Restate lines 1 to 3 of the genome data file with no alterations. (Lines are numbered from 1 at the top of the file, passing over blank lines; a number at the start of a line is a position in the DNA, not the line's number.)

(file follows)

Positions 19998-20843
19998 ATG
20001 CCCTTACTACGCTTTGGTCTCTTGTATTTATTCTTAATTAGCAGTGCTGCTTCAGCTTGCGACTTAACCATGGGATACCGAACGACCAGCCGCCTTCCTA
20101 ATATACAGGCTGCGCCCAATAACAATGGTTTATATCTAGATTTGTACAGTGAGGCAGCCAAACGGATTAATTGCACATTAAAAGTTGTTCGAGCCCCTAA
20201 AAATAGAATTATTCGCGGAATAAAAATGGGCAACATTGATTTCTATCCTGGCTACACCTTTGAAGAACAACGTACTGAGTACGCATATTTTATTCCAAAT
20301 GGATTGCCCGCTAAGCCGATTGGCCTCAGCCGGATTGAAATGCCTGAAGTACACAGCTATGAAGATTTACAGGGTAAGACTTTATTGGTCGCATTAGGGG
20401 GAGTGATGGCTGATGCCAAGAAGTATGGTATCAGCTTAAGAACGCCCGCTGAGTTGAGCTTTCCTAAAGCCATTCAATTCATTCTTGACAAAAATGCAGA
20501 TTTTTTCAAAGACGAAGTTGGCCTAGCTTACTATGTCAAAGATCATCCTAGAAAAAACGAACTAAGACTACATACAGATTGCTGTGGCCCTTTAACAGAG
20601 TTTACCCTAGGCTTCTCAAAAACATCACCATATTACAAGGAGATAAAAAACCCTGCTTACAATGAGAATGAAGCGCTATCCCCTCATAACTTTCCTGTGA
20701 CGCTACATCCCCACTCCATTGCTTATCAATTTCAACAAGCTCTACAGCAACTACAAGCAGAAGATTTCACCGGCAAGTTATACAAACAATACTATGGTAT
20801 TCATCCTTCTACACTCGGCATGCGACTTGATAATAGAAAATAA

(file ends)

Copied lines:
Positions 19998-20843
19998 ATG
20001 CCCTTACTACGCTTTGGTCTCTTGTATTTATTCTTAATTAGCAGTGCTGCTTCAGCTTGCGACTTAACCATGGGATACCGAACGACCAGCCGCCTTCCTA